For years, mass adoption has been pitched as the endgame of crypto. We’re supposed to envision a world where we can pay for our morning coffee with stablecoins and put mortgages on-chain to be used as collateral in decentralized finance (DeFi). In a world in which crypto has become mainstream, prices would likely reach all-time highs, but at what cost?
Concessions inevitably would be made to meet consumer expectations to realize this future.
Though the proliferation of online banking may seem like it set the stage for a seamless transition to DeFi, traditional finance (TradFi) customers are accustomed to a level of inherent security absent in DeFi. Unlike in traditional finance, where charges can be declared fraudulent and bad actors are prohibited from listing exchange-traded funds, there is no centralized authority to file a complaint with or review initial coin offerings in crypto. Though this may seem intimidating, it’s precisely what makes the space unique; users are given complete, sovereign control over their finances, and teams are able to build products permissionlessly.
The average consumer would expect to be protected from hacks and exploits and be offered chargeback protection in order to make the transition from TradFi. The measures required to match consumer expectations would derail future innovation and greatly diminish the immutability and decentralization of DeFi, one of its core principles. Though there are already plans to create opt-in reversible transactions to mitigate the damage of future hacks and exploits, consumer pressure would likely spark a top-down approach, which would almost certainly be implemented with far less finesse and care for the industry than current prospects.
Increased consumer pressure would mean regulators would play a leading role in dictating crypto’s future, ensuring that on-chain activity meets their compliance and Know Your Customer standards. These moves would have an outsized impact on smaller teams, as large companies would be able to bring on new teams focused specifically on compliance or simply pay their way through the fines. But crypto is what it is today because of small teams; Ethereum was founded by a group of eight individuals. Small teams can innovate and make decisions at a far greater rate than larger organizations, which may be hampered by bureaucracy or various stakeholders. By increasing the barrier to entry for smaller teams, mass regulation would impede the very innovation DeFi is known for and effectively put an end to permissionless operations.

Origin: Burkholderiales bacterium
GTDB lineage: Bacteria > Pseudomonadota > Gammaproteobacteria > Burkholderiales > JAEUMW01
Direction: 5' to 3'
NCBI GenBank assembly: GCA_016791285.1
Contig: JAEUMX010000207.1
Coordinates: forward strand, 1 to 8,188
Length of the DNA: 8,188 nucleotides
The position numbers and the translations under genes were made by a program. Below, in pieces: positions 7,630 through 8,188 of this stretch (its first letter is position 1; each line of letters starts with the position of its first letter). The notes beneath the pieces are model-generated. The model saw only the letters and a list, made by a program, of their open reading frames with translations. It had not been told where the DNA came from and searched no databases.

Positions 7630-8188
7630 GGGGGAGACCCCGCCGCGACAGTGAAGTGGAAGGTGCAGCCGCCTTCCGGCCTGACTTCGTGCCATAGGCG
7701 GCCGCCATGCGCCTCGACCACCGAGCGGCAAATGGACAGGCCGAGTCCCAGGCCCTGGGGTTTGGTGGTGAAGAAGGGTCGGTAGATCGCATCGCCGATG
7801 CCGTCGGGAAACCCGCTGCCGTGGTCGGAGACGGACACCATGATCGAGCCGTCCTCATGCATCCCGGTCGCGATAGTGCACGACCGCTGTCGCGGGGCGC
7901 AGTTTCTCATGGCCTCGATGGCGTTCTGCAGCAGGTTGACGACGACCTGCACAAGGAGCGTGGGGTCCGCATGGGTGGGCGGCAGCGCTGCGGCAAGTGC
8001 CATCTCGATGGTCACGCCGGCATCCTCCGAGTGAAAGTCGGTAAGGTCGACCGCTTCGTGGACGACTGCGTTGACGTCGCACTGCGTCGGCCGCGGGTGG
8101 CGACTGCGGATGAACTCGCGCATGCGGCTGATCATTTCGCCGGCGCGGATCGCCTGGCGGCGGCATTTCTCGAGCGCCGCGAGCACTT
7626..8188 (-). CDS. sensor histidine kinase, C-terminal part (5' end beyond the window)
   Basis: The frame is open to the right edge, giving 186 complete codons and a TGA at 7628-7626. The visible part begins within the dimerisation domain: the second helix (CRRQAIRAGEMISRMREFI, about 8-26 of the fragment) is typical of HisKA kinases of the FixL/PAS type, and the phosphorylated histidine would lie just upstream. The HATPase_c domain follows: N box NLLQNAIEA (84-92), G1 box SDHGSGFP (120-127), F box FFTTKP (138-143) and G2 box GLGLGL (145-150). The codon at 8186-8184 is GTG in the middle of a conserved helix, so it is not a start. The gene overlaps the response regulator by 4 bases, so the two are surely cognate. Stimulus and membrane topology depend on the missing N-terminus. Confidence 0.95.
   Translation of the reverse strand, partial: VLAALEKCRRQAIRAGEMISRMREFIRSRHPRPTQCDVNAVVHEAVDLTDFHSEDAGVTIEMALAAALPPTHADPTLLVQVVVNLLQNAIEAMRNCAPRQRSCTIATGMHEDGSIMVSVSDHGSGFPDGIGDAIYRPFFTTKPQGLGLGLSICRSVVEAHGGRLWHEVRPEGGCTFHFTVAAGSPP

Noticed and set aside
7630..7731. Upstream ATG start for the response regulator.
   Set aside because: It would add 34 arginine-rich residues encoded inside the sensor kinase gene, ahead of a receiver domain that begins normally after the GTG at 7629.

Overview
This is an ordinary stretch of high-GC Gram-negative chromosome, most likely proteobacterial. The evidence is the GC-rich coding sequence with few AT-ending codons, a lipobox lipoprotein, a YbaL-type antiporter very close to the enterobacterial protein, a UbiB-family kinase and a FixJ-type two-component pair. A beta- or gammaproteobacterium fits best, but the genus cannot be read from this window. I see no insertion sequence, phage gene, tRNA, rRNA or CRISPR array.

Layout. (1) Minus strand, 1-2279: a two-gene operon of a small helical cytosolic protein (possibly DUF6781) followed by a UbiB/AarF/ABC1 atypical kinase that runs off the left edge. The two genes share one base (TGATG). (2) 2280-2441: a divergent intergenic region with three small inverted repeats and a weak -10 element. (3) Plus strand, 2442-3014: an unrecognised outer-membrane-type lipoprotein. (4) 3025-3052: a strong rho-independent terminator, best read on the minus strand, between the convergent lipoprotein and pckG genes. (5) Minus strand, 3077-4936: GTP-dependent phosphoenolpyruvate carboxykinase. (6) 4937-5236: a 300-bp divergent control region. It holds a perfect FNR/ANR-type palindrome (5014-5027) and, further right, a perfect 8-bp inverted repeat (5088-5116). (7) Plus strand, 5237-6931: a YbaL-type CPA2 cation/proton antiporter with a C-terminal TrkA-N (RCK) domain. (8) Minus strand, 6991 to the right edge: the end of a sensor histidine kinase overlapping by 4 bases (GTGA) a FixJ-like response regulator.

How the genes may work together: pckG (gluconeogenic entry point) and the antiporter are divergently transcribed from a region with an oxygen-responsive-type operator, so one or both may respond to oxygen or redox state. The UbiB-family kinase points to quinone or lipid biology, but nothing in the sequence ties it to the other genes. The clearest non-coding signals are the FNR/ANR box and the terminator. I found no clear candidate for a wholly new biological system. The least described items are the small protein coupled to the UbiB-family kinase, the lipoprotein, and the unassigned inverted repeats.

The recent sanctions against Tornado Cash are a great example of how quickly regulation can shift the industry. Following the sanctions, remote procedure calls, relayors and apps all moved quickly to comply — and understandably so, builders can’t be expected to face jail time in the name of upholding crypto’s principles. This instance demonstrates regulators’ ability to hamstring even the most immutable and decentralized projects. If we follow the precedent set in this example, it seems impossible that crypto could scale to mass adoption without losing its core principles.
While one of the central selling points of crypto is the censorship-resistant, permissionless and decentralized values that permeate throughout the industry, mass adoption would undoubtedly impede, if not outright halt, such principles. We’d likely see consolidations and concessions as companies face the reality of regulation. Soon, DeFi would appear eerily similar to the TradFi industry that users and developers were attempting to escape.
It doesn’t have to be this way.
One of the main reasons regulators are keen on going after crypto is that it’s been marketed to the average consumer. The fallout from Anchor and Celsius would have been far less if the damage had been limited to smaller groups of informed users who understood the risks.
For this reason, focusing on improving crypto UX without first building antifragile systems is a recipe for disaster. If the user interface is intuitive enough, many will overlook the underlying mechanics and assume they’re safe and sound. On the other hand, crypto wouldn’t need to meet the expectations of the average consumer (reversibility, rollbacks, etc.) if it were built for a user base that prioritized its principles.
Crypto can be the future of finance, or it can be permissionless, decentralized and censorship-resistant, but it likely can’t be both. While the idea of mass adoption as the end game has been taken for granted, perhaps we should be building for a future that preserves crypto’s core principles for those who want it, while accepting that this might be at the cost of mass adoption.
This article is for general information purposes and is not intended to be and should not be taken as legal or investment advice. The views, thoughts, and opinions expressed here are the author’s alone and do not necessarily reflect or represent the views and opinions of Cointelegraph.